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COVID-19 outbreaks in German slaughterhouses expose grim working conditions in meat Sector

Working conditions for migrants in German slaughterhouses are under the spotlight following over 200 employees tested positive for COVID-19 in a factory at Coesfeld, at the west of the nation.

Coronavirus outbreaks also have been identified in two additional meat processing plants in Germany. The vast majority of those infected have been from Romania and Bulgaria.

Officials say the virus probably spread through shared personnel home, along with the outbreaks are drawing attention to the business’s challenging working conditions.

“Employees from the German meat sector work quite frequently through subcontractors, maybe not to the slaughterhouses themselves, and also the working conditions these subcontractors are usually very, very poor,” explained Szabolcs Sepsi, a counselor in DGB Fair Mobility, that defends migrant workers’ rights in Germany.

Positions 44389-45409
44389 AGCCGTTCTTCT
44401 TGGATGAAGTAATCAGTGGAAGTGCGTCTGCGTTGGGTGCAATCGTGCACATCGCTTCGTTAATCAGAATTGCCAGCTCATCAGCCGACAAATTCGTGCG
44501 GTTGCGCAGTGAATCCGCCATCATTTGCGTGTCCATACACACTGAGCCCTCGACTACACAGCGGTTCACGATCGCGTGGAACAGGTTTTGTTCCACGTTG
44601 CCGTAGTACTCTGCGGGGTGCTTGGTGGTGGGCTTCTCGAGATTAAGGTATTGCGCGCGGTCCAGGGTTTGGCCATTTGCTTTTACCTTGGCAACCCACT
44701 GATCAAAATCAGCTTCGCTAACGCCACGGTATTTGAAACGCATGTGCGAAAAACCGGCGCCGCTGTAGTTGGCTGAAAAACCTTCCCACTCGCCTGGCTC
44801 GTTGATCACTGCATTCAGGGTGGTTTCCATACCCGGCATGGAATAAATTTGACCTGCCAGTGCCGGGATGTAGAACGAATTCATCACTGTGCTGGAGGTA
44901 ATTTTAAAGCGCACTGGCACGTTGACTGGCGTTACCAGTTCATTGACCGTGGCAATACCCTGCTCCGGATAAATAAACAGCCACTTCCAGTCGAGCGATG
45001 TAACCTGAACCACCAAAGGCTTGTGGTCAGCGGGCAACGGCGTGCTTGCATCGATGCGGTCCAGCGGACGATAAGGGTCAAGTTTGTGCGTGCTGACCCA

These employees contend with”long hours” insecure jobs and frequently squalid home, Sepsi informed Euronews at a live meeting, including that they generally share their bedroom with 2 or three other individuals and are shuttled to operate collectively.

“Their living conditions just don’t let social distancing measures,” he explained.

‘Modern captivity’
German broadcaster Deutsche Welle talked to meat employees crammed in decrepit houses, writing the outbreaks vulnerable”contemporary captivity ” from the business.

There were outbreaks of COVID-19 in slaughterhouses in Several nations in recent weeks, largely from the United States but also in the United Kingdom, Ireland, Australia, and Spain.

The trend is beginning to expose an embarrassing fact: a lot of the inexpensive meat on Western grocery shelves is slaughtered by researchers who make low salaries, often live together in dorms, and function in busy working conditions in the middle of a pandemic.

“It is mostly the employees in the meat business and other food businesses that are paying the cost for this inexpensive meat and also for the inexpensive food,” Sepsi explained.

It stands at approximately $1,500 a month gross for full-time employees.

However, Sepsi claims the several laws introduced within recent years to enhance the lives of researchers in the German meatpacking industry simply deal with symptoms rather than the origin of this issue: the fact that the majority of slaughterhouse employees are hired by subcontractors that attempt to undercut each other.

“We consider the slaughtering businesses have o employ people directly and provide them direct tasks,” he explained, adding this could help employees afford their flats rather than needing to live together in dormitories during a pandemic.